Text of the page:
The mosaic strip - extending across the hemisphere that faced the New Horizons spacecraft as it flew past Pluto on July 14, 2015 - now includes all of the highest-resolution images taken by the NASA probe.
NASA’s New Horizon probe has sent home the most detailed view of Pluto’s terrain you will see for a very long time.
The mosaic strip – extending across the hemisphere that faced the New Horizons spacecraft as it flew past Pluto on July 14, 2015 – now includes all of the highest-resolution images taken by the NASA probe.
With a resolution of about 260 ft per pixel, the mosaic gives New Horizons scientists and the public the best opportunity to examine the fine details of the various types of terrain on Pluto, and determine the processes that formed and shaped them.
“This new image product is just magnetic. It makes me want to go back on another mission to Pluto and get high-resolution images like these across the entire surface,” said Alan Stern, New Horizons principal investigator from Southwest Research Institute, Boulder, Colorado.
The view extends from the “limb” of Pluto at the top of the strip, almost to the “terminator” (or day/night line) in the southeast of the encounter hemisphere.
The width of the strip ranges from more than 90 km at its northern end to about 75 km at its southern point.
New Horizons spacecraft recently observed a first object in Kuiper Belt – a region of the solar system beyond the orbit of Neptune.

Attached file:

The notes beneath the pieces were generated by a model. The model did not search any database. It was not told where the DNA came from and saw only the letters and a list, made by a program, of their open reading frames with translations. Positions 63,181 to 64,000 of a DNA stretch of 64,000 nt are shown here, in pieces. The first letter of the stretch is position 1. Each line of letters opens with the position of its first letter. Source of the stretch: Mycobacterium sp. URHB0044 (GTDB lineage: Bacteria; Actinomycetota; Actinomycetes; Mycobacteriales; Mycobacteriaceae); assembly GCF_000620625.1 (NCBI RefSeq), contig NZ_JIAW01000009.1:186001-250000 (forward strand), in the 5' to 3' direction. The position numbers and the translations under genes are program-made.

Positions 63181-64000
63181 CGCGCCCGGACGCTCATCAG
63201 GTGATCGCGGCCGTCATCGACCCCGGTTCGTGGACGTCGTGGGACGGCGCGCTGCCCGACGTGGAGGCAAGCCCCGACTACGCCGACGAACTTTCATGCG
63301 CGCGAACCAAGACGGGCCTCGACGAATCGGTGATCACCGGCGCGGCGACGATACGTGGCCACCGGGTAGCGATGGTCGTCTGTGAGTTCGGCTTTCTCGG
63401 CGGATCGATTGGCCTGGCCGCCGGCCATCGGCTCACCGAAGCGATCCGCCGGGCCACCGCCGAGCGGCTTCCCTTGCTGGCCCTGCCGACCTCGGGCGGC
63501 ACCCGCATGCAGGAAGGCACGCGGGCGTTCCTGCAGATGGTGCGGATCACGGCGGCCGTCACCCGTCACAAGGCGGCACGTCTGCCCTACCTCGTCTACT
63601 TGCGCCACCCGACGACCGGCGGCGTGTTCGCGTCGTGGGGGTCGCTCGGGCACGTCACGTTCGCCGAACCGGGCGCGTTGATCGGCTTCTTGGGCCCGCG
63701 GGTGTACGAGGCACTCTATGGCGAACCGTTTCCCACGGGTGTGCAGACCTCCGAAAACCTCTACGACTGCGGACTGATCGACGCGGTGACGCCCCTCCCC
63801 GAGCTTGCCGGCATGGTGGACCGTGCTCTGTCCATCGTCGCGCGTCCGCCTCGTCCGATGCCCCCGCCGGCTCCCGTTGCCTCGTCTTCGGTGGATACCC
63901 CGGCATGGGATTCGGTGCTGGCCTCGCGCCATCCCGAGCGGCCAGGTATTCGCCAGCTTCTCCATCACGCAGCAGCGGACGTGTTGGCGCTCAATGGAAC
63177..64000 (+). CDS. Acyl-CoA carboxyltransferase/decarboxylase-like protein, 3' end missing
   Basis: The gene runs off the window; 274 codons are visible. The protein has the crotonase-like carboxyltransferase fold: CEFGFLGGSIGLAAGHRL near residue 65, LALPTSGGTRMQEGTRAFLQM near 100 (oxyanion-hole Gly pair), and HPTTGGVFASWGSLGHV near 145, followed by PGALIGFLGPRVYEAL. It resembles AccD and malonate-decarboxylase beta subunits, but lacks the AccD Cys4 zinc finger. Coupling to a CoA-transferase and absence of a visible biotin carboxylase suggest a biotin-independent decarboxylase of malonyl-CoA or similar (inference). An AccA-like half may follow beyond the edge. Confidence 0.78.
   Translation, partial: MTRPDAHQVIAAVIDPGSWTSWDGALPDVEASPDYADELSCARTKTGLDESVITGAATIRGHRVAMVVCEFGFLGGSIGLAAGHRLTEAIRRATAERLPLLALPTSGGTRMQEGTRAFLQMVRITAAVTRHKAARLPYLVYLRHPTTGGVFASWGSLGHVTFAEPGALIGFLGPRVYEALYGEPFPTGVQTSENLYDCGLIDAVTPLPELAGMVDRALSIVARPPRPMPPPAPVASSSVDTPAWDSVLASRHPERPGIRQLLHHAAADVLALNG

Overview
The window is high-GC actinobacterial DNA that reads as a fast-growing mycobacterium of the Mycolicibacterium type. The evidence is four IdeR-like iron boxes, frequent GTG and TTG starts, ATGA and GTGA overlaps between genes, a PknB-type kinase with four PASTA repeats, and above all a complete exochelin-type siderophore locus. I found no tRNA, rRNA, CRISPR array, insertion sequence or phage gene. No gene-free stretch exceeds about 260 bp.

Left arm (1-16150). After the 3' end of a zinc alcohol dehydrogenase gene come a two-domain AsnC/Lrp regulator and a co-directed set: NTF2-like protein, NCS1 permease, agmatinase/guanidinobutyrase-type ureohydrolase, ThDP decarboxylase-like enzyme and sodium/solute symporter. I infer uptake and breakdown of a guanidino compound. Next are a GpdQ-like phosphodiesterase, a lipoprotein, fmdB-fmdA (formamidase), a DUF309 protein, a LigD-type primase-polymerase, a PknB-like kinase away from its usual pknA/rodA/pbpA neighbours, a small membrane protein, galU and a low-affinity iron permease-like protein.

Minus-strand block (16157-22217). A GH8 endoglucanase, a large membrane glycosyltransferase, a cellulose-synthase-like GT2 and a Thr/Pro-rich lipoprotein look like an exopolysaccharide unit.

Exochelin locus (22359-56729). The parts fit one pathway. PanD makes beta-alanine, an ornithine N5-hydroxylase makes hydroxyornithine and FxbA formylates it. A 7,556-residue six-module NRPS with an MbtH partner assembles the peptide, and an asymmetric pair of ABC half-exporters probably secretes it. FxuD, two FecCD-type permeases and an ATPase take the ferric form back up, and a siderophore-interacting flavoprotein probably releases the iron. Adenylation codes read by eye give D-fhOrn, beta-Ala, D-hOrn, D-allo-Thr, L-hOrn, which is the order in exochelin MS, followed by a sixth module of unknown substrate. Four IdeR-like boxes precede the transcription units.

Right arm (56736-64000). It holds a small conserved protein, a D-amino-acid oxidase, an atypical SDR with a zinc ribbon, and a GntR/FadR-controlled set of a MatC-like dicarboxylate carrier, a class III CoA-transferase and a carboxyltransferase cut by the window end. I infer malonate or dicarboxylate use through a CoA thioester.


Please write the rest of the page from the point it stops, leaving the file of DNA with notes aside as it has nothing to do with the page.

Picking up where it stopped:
“1994 JR1” is a 145-km-wide Kuiper Belt object (KBO) orbiting more than 5 billion km from the Sun.
The images shatter New Horizons’ own record for the closest-ever views of this KBO in November 2015 when New Horizons detected “JR1” from 280 million km away.
The observations contain several valuable findings.
“Combining the November 2015 and April 2016 observations allows us to pinpoint the location of JR1 to within 1,000 km, far better than any small KBO,” said Simon Porter from Southwest Research Institute (SwRI) in Boulder, Colorado.
The more accurate orbit also allows the science team to dispel a theory, suggested several years ago, that JR1 is a quasi-satellite of Pluto.
The team also determined the object’s rotation period, observing the changes in light reflected from JR1’s surface to determine that it rotates once every 5.4 hours (or a JR1 day).
“That’s relatively fast for a KBO. This is all part of the excitement of exploring new places and seeing things never seen before,” added science team member John Spencer from SwRI in a NASA statement.
The observations are great practice for possible close-up looks at about 20 more ancient Kuiper Belt objects that may come in the next few years.
New Horizons flew through the Pluto system, making the first close-up observations of Pluto and its family of five moons.
The spacecraft is on course for an ultra-close flyby of another Kuiper Belt object, “2014 MU69”, on January 1, 2019.